Information systems have become rampant in current times and by default, the use of said technology has been widespread in the usage to manage countless items of personnel and organizational data. In fact, this data may contains items such as organizational proprietary information, financial information, and/or personal information that in the hands of others, can arguable be harmful to the data owner(s). It is well known that organizations rely and have increasingly become reliant on technology to conduct business operations (Herath, Herath, & Bremser, 2010). Consequently, security measures are necessary to protect organizational information from both inside and outside entities of an organization. The protection and security of organizational information is under constant threat and mitigation measures are necessary to ensure information is protected from unauthorized users. Additionally, governmental agencies have developed regulations that mandate minimal standards necessary for organizations to protect information.
Furthermore, organizations like the Information Systems Audit and Control Association, otherwise known as ISACA, have developed frameworks and communicate best practices that assist an organization in the development and implementation of security control measures tailored to protect organizational information for informational security threats. The author will provide the reader a brief synopsis of the Federal Information Security Management Act (FISMA) of 2002 and of the Gramm-Leach-Bliley Act (GLBA) and other security regulations that pertain the protection of information and the management of risks. Furthermore, the author will provide a comparative analysis between FISMA and GLBA. Lastly, a summation will be offered describing the differences that occurred before and after the governmental regulations were enacted and provide an opinionated discussions on whether information is safer with the development and implementation of governmental regulations.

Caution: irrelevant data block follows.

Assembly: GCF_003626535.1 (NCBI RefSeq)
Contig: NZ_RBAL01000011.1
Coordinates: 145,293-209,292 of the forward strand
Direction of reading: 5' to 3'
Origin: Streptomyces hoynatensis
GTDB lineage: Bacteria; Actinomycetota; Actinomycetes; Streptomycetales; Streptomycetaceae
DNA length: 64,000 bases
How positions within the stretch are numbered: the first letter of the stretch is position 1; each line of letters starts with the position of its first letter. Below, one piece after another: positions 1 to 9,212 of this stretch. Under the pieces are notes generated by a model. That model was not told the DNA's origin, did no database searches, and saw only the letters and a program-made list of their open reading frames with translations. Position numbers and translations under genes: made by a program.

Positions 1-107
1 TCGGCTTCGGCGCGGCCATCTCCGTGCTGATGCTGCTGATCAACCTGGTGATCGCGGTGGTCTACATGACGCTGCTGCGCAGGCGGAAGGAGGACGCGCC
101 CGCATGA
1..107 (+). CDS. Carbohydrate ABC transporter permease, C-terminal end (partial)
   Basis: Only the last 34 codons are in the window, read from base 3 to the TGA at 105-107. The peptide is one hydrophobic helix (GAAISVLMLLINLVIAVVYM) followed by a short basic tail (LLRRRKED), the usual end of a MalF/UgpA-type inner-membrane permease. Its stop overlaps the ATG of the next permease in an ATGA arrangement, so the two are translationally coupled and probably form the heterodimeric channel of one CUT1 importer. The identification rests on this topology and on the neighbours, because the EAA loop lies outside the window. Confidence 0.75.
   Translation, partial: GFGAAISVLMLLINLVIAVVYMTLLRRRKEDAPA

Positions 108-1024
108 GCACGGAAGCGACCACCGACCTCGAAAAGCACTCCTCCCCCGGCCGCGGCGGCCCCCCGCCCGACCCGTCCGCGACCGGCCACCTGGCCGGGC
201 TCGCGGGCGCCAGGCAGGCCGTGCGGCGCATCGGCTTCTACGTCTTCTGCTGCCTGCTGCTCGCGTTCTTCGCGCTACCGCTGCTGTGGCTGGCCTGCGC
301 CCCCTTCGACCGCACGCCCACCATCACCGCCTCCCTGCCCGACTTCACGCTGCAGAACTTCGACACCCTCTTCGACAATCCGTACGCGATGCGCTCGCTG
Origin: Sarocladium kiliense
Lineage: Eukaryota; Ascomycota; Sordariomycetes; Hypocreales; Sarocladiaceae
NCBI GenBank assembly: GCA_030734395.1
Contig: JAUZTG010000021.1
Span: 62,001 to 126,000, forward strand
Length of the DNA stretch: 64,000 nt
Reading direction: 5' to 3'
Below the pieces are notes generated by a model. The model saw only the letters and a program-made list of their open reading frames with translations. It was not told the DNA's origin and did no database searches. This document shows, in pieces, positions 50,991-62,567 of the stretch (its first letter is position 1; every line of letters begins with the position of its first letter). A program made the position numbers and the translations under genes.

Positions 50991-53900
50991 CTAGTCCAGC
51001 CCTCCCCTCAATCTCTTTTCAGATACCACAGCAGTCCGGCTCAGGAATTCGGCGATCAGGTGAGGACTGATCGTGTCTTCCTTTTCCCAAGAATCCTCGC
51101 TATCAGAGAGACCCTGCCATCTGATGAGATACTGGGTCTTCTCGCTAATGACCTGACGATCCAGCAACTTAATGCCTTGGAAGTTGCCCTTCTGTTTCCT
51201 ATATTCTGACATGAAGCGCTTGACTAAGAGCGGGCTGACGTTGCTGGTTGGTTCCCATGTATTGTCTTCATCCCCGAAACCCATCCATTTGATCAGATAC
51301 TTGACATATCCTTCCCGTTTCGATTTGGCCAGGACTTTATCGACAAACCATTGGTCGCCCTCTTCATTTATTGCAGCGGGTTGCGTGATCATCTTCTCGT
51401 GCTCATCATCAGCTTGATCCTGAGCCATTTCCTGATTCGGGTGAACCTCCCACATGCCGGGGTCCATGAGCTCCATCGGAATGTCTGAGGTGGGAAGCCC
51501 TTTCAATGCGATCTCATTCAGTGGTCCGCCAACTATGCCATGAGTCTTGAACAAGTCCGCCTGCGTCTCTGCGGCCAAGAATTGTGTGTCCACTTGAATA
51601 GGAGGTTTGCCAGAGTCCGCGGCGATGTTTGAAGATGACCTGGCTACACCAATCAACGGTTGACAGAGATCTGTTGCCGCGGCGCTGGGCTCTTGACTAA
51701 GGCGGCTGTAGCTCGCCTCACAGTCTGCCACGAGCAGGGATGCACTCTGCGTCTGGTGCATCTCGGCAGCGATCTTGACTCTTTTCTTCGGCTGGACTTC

On December 17, 2002, the Federal Information Security Management Act (FISMA) was enacted as part of the E-Government Act which sought to provide security requirements for governmental systems that do not play a vital role in national security efforts (Hulitt & Vaughn, 2010). White (2010) described the development of FISMA as a way to thwart the increased threat to information security and the conduct of cyberwarfare on the technological infrastructure of the federal government. The higher purpose as directed by FISMA, is the requirement for each federal agency to develop a systemtic, but risk-based approach in the adoption, management, and the documentation of a security program designed to safeguard agency information from cybercriminals (Hulitt & Vaughn, 2010; White, 2010). Furthermore, FISMA created three broad objectives for information systems, which are confidentiality, integrity, and availability. Finally, the regulation with emphasis by the US...